Introduction to Rainwater Harvesting
Rainwater Harvesting is the accumulation and deposition of rainwater for re-use on site.
The rainwater can be collected in tanks in the ground, water butts above the ground or smaller units housed in a loft or roof space.It really makes sense to reuse the water that falls freely around us, especially here in the UK. Most residential and commercial premises are metered for water use and as such using free recycled water can offer savings.
Types Of Rainwater Harvesting
In the UK several types of rainwater harvesting system are used depending on the application. The common factor is that they all use natural rainfall to supplement the mains water on a given site. Rainwater harvesting is implemented at anything from domestic scale right up to industrial.
UK building regulations have been encouraging new build properties to include some form of rainwater harvesting as part of their energy efficiency measures. Many commercial properties have have opted for this type of system to get the building coding required.
Water harvesting involves relatively simple technology that can be used by both domestic and commercial properties to make a difference.
Probably the simplest form of rainwater harvesting is the water butt that can now be found in many gardens across the UK. They are large plastic containers for collecting water from one drain pipe or through natural rainfall, and are mainly kept for use in the garden to water plants. It will cost you around £50 for a good quality butt that will last a long while and knock something off your metered water bill in the process.
If you have a decent sized garden then a butt can help you reduce your water consumption from the mains. They can also be paired with something like a Rainsaucer, essentially an upside down umbrella that can collect rainwater more efficiently and cleanly than a gutter.
Domestic Rainwater Harvesting
If you want to go a step further, and reduce your reliance on the mains, then a more complex rainwater harvesting system can be installed to provide for daily living requirements such as washing clothes and flushing the toilet. There are two main systems you can choose to do this:
Gravity feed systems:
These are normally positioned at the top of the building and use the power of gravity to propel the water to different parts of the house. They do not need any other power source such as electricity. Water is collected off the roof when it rains and fed directly into the filter system of the tank.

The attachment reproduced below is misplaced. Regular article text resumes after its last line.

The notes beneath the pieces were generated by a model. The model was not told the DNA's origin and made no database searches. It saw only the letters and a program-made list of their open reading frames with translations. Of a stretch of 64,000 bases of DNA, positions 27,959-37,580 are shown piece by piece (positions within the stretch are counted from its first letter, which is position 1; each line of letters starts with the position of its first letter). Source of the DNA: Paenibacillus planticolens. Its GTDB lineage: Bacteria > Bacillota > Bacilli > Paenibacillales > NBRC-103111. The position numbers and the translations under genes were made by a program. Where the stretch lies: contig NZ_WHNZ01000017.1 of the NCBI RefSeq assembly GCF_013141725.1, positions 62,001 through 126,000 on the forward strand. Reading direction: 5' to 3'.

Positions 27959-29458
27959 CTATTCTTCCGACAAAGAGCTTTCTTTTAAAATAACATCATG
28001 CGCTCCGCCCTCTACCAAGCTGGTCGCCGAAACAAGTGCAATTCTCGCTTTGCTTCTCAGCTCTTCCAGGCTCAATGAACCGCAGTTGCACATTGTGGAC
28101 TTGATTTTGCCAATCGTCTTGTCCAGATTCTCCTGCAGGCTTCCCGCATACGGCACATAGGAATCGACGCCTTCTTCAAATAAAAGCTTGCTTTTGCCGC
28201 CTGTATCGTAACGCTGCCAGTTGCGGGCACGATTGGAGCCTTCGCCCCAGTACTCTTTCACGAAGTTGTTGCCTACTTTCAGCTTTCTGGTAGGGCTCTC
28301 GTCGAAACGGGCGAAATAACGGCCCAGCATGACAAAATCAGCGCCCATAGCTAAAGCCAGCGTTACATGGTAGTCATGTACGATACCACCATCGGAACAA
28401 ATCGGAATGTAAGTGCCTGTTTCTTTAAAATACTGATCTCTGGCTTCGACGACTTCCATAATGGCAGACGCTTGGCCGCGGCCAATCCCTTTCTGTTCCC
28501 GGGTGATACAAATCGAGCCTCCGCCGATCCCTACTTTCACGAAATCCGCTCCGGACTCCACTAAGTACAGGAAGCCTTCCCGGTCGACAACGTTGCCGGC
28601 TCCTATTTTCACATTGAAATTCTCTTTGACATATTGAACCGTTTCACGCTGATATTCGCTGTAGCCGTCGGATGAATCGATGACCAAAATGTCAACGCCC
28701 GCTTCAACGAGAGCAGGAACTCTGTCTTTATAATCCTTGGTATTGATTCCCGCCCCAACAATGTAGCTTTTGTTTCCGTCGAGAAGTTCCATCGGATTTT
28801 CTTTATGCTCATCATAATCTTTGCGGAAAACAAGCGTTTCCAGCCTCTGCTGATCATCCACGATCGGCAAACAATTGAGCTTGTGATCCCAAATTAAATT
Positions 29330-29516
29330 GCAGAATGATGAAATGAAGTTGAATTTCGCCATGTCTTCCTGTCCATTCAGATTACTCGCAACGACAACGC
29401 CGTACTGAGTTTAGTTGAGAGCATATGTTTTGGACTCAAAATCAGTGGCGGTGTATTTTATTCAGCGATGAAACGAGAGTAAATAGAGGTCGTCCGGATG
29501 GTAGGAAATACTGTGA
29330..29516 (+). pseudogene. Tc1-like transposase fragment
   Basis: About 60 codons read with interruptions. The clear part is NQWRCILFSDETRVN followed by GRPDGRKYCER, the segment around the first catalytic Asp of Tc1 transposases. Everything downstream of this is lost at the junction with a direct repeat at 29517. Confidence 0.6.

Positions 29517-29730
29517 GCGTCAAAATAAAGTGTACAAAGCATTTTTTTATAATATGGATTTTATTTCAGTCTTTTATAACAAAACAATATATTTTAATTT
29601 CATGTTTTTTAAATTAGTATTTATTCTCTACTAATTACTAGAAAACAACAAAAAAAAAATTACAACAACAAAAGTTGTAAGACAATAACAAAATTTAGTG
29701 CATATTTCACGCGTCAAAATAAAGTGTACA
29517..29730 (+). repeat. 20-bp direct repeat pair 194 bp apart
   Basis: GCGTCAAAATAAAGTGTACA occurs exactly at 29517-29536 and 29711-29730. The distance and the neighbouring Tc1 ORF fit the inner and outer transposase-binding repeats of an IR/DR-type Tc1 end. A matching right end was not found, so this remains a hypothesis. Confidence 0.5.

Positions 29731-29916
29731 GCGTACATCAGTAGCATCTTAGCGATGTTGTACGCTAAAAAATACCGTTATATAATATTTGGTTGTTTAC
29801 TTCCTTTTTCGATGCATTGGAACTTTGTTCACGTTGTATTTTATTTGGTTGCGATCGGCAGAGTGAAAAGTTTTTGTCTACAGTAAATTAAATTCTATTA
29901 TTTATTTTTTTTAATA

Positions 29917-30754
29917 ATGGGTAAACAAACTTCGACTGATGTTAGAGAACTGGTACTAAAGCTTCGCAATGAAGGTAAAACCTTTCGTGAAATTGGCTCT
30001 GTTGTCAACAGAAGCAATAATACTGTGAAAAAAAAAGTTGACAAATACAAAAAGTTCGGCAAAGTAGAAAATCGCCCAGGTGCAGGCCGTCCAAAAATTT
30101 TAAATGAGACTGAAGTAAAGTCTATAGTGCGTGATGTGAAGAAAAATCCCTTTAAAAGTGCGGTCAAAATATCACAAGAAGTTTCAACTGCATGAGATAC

Pump feed systems:
The tank in this instance can be at ground level, or even under the ground, and a pump is then used to distribute the water around the house. You can also opt for a combined pump and gravity system that moves the water to the top of the house to another tank where it can be stored before being distributed through the pipes.
It’s generally accepted that in domestic situations pump feed systems are usually the more efficient because of the small distance that the water has to travel, despite the fact that they need some amount of electricity to run them. Both systems work the essentially the same way in that they collect water from the roof via the guttering, it passes through a series of filters, and is then stored in a large tank ready for distribution.
There are two reasons for undertaking a project such as installing a rainwater harvesting system and that is to reduce your dependence on the mains supply and help cut down the amount of your water bill if you are on a meter. Find out more about whether installing rainwater harvesting is worth it here.
Commercial Rainwater Harvesting
The difference for commercial premises that have rainwater harvesting is mainly in the size – the general technology remains the same, if a little more hi-tech. For taller buildings gravity feed systems can often be the more economical option because of the higher water pressure that can be generated. Rainwater harvesting systems in new builds are becoming far more commonplace with new government guidelines and the requirements of industry bodies such as BREEAM that are trying to ensure businesses become more sustainable.
The savings for large scale commercial rainwater harvesting can be quite considerable compared to domestic systems. The project undertaken for North Chadderton Academy in Oldham has a tank with a capacity for storing up to 50,000 litres and provides a saving on mains water of nearly 3 million litres a year. It can do this because of the large roof space that is utilised to feed into the tank.
Other Rainwater Harvesting SystemsUtilising the excess water from our roofs and gutters is not the only way that rainwater can be collected. One of the latest developments is to use permeable paving to collect water as well as systems that are actually built beneath gardens and that provide a sustainable way of reducing the costs of water bills